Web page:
Joe Martarano finds himself at an interesting crossroads again.
When he emerged from Fruitland High as one of Idaho's best pro baseball prospects in years, opportunities in the Major League and the Boise State football team beckoned. For a while, he balanced both before leaving college football in March 2017 to play in the Chicago Cubs' system.
An ankle injury kept him out of almost all spring training work this year, and the Cubs released him April 16. Working out back home, he's getting healthy and hoping for another Major League shot — or perhaps a return to the football field.
"It's a waiting game. I'm hoping to hear from another team, so we'll see what happens after the draft (June 4-6), which might have an effect," Martarano said. "But if I don't hear from anyone soon, I definitely like the idea of playing one more year of football."
Martarano played middle linebacker for the Broncos from 2013 to 2016, starting seven games, making 120 tackles and forcing a fumble. He left the team after the first spring practice of 2017. This past season was the last he could be eligible at a Division I program, so he won't be playing for Boise State again — or Idaho or Idaho State, for that matter. But he has fielded calls from coaches at lower levels interested in him playing as a redshirt senior.
"I think it would be really fun," Martarano said. "I've been looking a bit and talking to some coaches around the Northwest about it, figuring out my eligibility. So if that gets straightened out, it's definitely an option."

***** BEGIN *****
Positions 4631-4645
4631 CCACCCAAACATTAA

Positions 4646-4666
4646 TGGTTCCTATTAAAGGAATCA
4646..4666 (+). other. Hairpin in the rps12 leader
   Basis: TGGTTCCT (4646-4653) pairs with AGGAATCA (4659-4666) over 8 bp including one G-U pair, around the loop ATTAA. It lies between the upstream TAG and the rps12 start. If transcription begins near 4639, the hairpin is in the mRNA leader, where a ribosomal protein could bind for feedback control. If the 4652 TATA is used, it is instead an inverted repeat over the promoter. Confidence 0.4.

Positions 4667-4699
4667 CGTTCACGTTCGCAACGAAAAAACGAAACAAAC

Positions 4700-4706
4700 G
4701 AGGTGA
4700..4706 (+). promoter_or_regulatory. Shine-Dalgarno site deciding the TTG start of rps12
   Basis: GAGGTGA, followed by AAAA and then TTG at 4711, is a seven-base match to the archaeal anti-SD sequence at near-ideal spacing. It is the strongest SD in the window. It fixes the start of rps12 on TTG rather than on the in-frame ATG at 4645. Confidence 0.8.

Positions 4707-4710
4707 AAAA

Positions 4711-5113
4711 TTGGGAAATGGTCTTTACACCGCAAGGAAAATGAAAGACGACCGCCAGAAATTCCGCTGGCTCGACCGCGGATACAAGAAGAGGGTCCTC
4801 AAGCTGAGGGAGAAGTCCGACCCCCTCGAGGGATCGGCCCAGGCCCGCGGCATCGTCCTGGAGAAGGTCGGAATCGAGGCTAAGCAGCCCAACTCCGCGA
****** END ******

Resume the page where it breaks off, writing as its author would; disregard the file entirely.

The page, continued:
Getting back into football shape would take some time, which is why Martarano hopes to make a decision soon.
He was drafted by the Phillies in the 13th round in 2013, but opted to play football at Boise State. The Cubs selected him in the 22nd round in 2014, and Martarano played in the minors that summer and in the summer of 2015 before focusing solely on football in summer 2016.
Last year, Martarano hit .250 in 47 games for short-season Single-A Eugene and full-season Single-A South Bend, including a pair of home runs. He batted .340 in Eugene, earning a promotion, but struggled in South Bend, finishing with a .208 average.
"I thought it was a good year, everything considered, and I started playing better at the end," Martarano said.
Because of his injury Martarano wasn't stunned by his release, understanding it can happen in any sport. If neither sport works out, he plans to return to college to finish his degree. But just as he did five years ago, he may have to make that familiar choice again.
"It's never easy to accept getting cut. It was tough to hear, but I don't think my athletic career is over by any means," Martarano said.